Born: 1 December 1922 (Corona, New York, USA)
Died: 12 January 2011 (Llano/Palmdale, California, USA)
Cause of Death: Heart attack
Film and TV Appearances: 200+
Years Active: 1946-1987; 1998; 2000; 2007
Operation Pacific (1951)
Horace Paul Picerni was born on 1 December 1922 to Fabrizio and Nicoletta Picerni. As a child, he became an Eagle Scout and represented Queens at the World Jamboree in Washington, D.C. He attended Newton High School where he was president of his senior class and received a proficiency medal for scholastic excellence.
After graduating from high school he joined the Army Air Corps and trained as a bombardier. From 1943 to 1945 he served in the Asia Pacific theatre and eventually flew 25 combat missions including one which destroyed the actual bridge on the River Kwai. For his service, he received the Distinguished Flying Cross and the Air medal with three Oak Leaf Clusters.
When his military service was over, Picerni attended Loyola Marymount University in Los Angeles and graduated with a Bachelor degree majoring in drama in 1950. During his time in university, he appeared in several campus productions including one that was noticed by a Warner Brothers representative.
Give stars their due. Don’t challenge them. Learn from them. If they’re generous to you, you be loyal to them. Don’t step on their toes.— Paul Picerni
Picerni made his film debut in 1946 in an uncredited role in the film In Fast Company. He appeared in another five movies before getting his first screen credit in Saddle Tramp in 1950 and shortly afterwards he signed a seven-year contract with Warner Brothers.
Some of the films he appeared in were Breakthrough (1950); Fort Worth (1951); Cattle Town (1952); House of Wax (1953); Drive a Crooked Road (1954); To Hell and Back (1955); Bobby Ware is Missing (1956); The Big Caper (1957); Marjorie Morningstar (1958); The Young Philadelphians (1959); Strangers When We Meet (1960); The Age of Violence (1964); The Scalphunters (1968); Che! (1969); Airport (1970); Kotch (1971); Capricorn One (1978); Beyond the Poseidon Adventure (1979); and Three Days to Las Vegas (2007).
Picerni made his television debut in 1953 in an episode of Dragnet entitled "The Big Kill".
TV movies and mini-series he appeared in were The Old Man Who Cried Wolf (1970); Big Rose: Double Trouble (1974); Something for Joey (1977); The Last Hurrah (1977); Women in White (1979); The French Atlantic Affair (1979); Alcatraz: The Whole Shocking Story (1980); and Dirty Dozen: The Deadly Mission (1987).
He guest starred on a large of amount of TV shows and in some cases, he appeared in them two or more times. TV shows he guest starred included Waterfront; Four Star Theatre; Cavalcade of America; Alfred Hitchcock Presents; Tales of the 77th Bengal Lancers; Broken Arrow; 26 Men; The Gale Storm Show: Oh! Susanna; Boots and Saddles; Zorro; The Silent Service; The Loretta Young Show; Colt. 45; The Rebel; Perry Mason; Batman; Felony Squad; Here's Lucy; O'Hara, U.S. Treasury; The F.B.I.; Adam-12; Insight; Gunsmoke; Mannix; Barnaby Jones; Starsky and Hutch; Kojak; T.J. Hooker; Matt Houston; and Diagnosis Murder.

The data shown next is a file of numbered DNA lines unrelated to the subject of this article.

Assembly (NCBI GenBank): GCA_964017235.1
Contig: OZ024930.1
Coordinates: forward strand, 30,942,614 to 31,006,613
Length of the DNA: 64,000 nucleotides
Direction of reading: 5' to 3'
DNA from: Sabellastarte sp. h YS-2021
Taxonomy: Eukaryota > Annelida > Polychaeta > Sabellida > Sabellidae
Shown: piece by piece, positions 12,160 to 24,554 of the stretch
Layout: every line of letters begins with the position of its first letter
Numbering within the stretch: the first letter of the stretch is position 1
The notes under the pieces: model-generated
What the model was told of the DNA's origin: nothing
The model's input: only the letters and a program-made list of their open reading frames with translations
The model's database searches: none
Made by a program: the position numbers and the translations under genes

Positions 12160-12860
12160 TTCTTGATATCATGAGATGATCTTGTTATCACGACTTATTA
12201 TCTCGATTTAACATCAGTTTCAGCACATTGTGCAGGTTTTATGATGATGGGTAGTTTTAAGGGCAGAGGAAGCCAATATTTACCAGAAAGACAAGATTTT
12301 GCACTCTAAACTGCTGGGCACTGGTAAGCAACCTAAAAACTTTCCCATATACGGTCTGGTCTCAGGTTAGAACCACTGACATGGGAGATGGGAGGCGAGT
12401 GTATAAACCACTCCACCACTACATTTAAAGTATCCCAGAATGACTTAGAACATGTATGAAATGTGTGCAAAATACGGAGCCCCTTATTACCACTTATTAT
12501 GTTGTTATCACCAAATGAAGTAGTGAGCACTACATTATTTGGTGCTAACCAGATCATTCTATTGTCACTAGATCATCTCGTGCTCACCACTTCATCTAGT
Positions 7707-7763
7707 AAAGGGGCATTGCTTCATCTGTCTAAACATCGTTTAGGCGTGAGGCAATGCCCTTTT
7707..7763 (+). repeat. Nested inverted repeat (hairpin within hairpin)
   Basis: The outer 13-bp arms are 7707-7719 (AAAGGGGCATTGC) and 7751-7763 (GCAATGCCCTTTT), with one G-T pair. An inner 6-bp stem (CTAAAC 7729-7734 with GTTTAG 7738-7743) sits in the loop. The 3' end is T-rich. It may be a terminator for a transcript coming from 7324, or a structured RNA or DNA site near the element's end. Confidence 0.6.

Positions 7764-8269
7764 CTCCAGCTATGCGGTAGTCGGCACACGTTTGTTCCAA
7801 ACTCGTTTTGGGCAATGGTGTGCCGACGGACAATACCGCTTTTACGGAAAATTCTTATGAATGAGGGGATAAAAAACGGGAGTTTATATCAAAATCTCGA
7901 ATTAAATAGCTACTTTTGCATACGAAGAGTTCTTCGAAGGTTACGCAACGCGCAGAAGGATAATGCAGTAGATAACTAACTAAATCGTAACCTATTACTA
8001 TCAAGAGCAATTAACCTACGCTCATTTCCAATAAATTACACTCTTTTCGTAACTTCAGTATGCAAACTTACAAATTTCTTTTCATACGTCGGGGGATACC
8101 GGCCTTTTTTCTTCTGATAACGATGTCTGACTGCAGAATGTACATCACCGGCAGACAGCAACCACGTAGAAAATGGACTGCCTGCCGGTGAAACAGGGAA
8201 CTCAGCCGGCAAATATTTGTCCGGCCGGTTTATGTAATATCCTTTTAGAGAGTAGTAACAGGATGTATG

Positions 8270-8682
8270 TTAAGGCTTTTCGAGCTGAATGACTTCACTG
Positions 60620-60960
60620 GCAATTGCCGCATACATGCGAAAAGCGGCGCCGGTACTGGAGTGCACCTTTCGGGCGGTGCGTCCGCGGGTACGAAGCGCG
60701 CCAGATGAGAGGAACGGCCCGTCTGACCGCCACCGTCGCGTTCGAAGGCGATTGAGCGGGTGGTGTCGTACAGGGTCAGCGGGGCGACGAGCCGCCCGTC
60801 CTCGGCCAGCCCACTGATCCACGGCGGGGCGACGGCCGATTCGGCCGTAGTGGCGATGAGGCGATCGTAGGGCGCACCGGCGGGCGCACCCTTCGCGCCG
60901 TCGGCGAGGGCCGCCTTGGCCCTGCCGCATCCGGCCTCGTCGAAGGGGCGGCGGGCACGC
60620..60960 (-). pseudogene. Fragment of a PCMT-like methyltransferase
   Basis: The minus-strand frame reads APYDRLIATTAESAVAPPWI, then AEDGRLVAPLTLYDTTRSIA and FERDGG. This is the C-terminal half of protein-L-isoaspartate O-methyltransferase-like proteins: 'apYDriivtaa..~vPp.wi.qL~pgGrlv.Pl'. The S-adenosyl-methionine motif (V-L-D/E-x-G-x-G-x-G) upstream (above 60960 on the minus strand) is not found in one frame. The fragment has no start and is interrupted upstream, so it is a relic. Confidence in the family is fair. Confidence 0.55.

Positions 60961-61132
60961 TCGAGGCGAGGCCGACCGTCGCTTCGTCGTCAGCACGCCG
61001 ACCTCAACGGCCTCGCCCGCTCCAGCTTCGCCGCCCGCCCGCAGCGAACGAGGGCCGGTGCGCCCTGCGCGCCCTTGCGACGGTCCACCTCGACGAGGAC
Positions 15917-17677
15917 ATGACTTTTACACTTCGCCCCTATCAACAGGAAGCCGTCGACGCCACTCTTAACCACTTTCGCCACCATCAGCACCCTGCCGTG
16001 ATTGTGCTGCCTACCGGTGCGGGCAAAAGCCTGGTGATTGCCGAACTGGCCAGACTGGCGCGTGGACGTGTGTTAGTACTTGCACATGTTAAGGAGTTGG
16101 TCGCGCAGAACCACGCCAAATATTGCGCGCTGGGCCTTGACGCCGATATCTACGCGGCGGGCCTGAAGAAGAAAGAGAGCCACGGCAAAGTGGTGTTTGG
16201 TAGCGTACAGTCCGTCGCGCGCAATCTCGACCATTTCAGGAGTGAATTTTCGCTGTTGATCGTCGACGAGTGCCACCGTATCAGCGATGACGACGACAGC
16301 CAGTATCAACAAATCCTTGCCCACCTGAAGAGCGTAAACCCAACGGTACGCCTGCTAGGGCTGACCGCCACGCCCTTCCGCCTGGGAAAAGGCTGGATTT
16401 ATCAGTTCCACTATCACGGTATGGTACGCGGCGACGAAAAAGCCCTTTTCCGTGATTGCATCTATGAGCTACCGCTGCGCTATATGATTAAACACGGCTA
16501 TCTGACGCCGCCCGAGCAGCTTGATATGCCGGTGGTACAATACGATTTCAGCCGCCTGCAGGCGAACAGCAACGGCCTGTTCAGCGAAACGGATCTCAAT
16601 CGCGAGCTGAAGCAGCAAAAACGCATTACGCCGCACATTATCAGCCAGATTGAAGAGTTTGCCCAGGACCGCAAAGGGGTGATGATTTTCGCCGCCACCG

In 1960 Picerni joined the cast of the TV series The Untouchables (1959-1963). For three years he co-starred as Agent Lee Hobson. Despite his numerous TV appearances, this was the only show he appeared in as a regular cast member.
The Untouchables (1959-1963)
For thirty years until 1979, Picerni was the half-time master of ceremonies at all of the home games of the Los Angeles Rams NFL team. He also earned the title "The Benefit King" as he was the emcee for hundreds of charity events and benefits such as the Hollywood Actors Communication Breakfast, Columbus Day Banquets, Chamber of Commerce banquets and many others including Italian and Catholic organisations.
In 2007, he co-wrote his autobiography with Tom Weaver called "Steps to Stardom: My Story" which chronicled his life before, during and after his acting career.
Diagnosis Murder (1993-2002)
Even though he retired from acting in the late 1980s, he did make two appearances on his friend, Dick Van Dyke's show Diagnosis Murder (where his son Paul Jr. was a property master) and in his brother Charlie's film Three Days to Vegas in 2007.
He was married for 64 years to Marie Mason and they had eight children - four sons and four daughters. Many of his relatives (including his brother and sister) and extended family have been and now are involved with stunt work in Hollywood.
Paul Picerni died from a heart attack on 12 January 2011 and was proclaimed dead at the Palmdale Regional Medical Center. He is buried at San Fernando Mission Cemetry in Mission Hills, California.
Steps to Stardom: My Story
Autobiography co-written with Tom Weaver.
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